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Watch What You Waste

By March 19, 2019July 23rd, 2020No Comments

Post Contributed by Haley Turner, Psychology & Global Studies Major, Junior at Auburn University

We have all heard the saying “reduce, reuse, and recycle” since we were little kids, but do we actually practice what we preach?  This summer I had the incredible opportunity to study abroad in New Zealand and Fiji for six weeks and I was able to learn about sustainable practices.  Throughout this time, I was able to consider how my actions can affect the environment and how to effectively “reduce, reuse, and recycle”.  In New Zealand, I saw many different ways to protect the environment and reduce energy and water use.  During my time in Fiji, I was able to see how outsiders’ actions affect the environment around them and how to reuse and recycle products that could otherwise be wasted.

After spending about two weeks in New Zealand, I learned many new sustainable and eco-friendly actions that make the environment a better place to live.  One of the main sustainable practices that I noticed in New Zealand was in the bathroom.  Every toilet in New Zealand was filled very low with water and had an option for flushing with less water.  If you think about how many times a public toilet is flushed in one day, the amount of water that these toilets save compared to toilets in America is a large amount.  In addition to reducing water use, there were plenty of other sustainable practices found in New Zealand that could be implemented in the United States.  A few examples of these are using reusable cups in coffee shops, using reusable bags in stores instead of paper or plastic bags, and encouraging those around you to recycle.

The results of the island clean up game. In just 20 minutes over 500 pieces of waste were found. Photo credits: Emily Ollero

The results of the island clean up game. In just 20 minutes over 500 pieces of waste were found. Photo credits: Emily Ollero

Fiji was a very different experience and environment than New Zealand.  New Zealand was more of a developed country, the sustainable practices used in Fiji were very different than those I saw in New Zealand.  In Fiji, I saw the effects of people not properly disposing of their waste.  One day we went on a hike and ended up on a beach that was littered in plastic bottles and other waste.  We were told that this waste flows from the mainland and is the result of people mindlessly throwing their trash into the river.  The people on the mainland probably do not think twice about littering because they do not see where the waste is going.  Little did they know a lot of this waste was going right to an island filled with lovely people who have to spend their time going around and picking up the trash.  Towards the end of our stay on the island, we had a big island clean up.  We were split into teams and given twenty minutes to go around the island and pick up as much trash as we could.  By the end of the twenty minutes, the amount of waste that we found was astonishing.  This game caused me to really consider how my actions can affect others and how much waste can affect others’ lives.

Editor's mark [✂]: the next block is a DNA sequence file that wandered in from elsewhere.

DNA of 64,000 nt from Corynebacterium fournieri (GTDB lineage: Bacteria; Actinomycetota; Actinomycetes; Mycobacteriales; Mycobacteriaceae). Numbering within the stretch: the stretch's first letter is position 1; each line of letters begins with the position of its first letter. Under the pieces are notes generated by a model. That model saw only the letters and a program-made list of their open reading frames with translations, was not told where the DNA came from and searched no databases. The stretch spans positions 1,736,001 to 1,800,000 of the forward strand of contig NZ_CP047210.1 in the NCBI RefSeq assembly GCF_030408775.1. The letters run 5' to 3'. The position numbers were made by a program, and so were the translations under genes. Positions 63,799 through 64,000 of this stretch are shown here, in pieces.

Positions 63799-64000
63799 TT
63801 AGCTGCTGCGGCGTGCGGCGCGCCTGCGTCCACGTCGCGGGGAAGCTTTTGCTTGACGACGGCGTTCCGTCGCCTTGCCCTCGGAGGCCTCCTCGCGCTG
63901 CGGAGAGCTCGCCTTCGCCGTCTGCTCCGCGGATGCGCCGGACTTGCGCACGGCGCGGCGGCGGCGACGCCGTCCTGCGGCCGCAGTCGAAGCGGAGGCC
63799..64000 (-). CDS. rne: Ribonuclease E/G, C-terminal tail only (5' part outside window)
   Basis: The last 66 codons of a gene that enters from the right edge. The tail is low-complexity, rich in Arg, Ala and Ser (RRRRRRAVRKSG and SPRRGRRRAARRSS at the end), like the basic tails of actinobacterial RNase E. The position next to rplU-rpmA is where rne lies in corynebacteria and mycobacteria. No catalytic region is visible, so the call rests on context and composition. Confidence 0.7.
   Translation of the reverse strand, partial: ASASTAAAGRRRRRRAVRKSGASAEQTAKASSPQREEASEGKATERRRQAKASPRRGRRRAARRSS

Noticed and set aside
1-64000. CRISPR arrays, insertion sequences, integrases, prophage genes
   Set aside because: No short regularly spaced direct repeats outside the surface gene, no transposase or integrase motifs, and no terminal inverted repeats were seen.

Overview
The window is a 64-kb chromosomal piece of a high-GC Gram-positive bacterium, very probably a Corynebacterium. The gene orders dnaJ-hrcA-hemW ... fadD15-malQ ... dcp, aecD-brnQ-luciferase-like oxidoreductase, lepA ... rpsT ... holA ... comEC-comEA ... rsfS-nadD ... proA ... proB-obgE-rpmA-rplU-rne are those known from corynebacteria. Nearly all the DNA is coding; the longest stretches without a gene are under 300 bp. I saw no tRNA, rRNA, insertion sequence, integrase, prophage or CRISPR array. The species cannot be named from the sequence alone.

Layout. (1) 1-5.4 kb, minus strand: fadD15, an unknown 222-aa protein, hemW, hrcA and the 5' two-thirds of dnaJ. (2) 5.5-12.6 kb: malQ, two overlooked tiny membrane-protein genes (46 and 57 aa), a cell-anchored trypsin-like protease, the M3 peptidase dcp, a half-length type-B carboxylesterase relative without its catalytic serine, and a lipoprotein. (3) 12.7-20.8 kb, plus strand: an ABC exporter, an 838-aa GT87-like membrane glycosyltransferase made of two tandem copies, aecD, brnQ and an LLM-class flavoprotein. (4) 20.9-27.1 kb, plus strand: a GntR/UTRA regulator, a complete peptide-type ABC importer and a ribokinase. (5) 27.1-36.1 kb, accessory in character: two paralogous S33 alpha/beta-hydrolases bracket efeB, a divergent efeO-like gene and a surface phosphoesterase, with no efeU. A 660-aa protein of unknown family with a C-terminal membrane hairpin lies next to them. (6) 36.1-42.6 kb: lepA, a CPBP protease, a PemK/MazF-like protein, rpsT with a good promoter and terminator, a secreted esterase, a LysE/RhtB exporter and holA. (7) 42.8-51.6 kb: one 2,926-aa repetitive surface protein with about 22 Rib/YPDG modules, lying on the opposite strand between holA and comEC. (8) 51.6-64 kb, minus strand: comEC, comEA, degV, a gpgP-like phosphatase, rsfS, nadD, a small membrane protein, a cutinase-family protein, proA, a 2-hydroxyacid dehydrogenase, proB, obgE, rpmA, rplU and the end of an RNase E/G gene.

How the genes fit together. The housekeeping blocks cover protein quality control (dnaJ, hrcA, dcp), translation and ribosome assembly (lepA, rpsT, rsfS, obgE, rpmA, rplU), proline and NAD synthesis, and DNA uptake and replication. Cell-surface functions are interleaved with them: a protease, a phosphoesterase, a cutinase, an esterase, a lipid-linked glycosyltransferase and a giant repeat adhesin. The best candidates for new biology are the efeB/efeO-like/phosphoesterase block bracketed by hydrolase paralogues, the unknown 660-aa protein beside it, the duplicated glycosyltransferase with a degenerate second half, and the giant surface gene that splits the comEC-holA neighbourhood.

A common practice on Vorovoro, the island that we stayed on most of the time, is reusing plastic and glass bottles.  I remember one morning I had finished off a jar of peanut butter and I went to throw it in our recycling bin and was stopped in my tracks.  I was told that these jars are rinsed and reused for other things.  This thought never crossed my mind because that is not something that I typically do at home.  A great example of this resourcefulness and reusing is when I created a fishing tool.  Api, our boat captain, told me to go collect a few water bottles one day so that we could make fishing lines.  So, I collected these bottles and we wrapped a fishing line around them so that they can be used as a fishing rod.

A water bottle with fishing line to be used for fishing Photo credit: Haley Turner

A water bottle with fishing line to be used for fishing Photo credit: Haley Turner

Simple actions like reusing a peanut butter jar and using an old bottle for fishing can be so effective and help the environment as well.  That peanut butter jar and water bottle could have been littered and ended up on someone else’s island for them to clean up, but instead, they are put to good use and save others from having to clean them up.

So, what can we do in Auburn to be more sustainable?  According to the sustainability compass, nature, economy, society, and well-being need to be working together and in sync in order to create a sustainable environment.  The Auburn community should work together as a society to keep the environment sustainable and healthy.  Something so easy that everyone can do is to use reusable cups.  Auburn has many water fountains where we can fill up water bottles; so, put down your case of plastic water bottles and pick up your super cool reusable bottle.  Additionally, using your own bags for your groceries or at other stores can save a few plastic or paper bags from being used and eventually thrown out.  Lastly, and most importantly, be conscious about your decisions.  Make sure to reduce your use of that create waste; make sure to reuse things that can be reused; and make sure to recycle products that can be recycled to make Auburn an even better place to live for those in the future.

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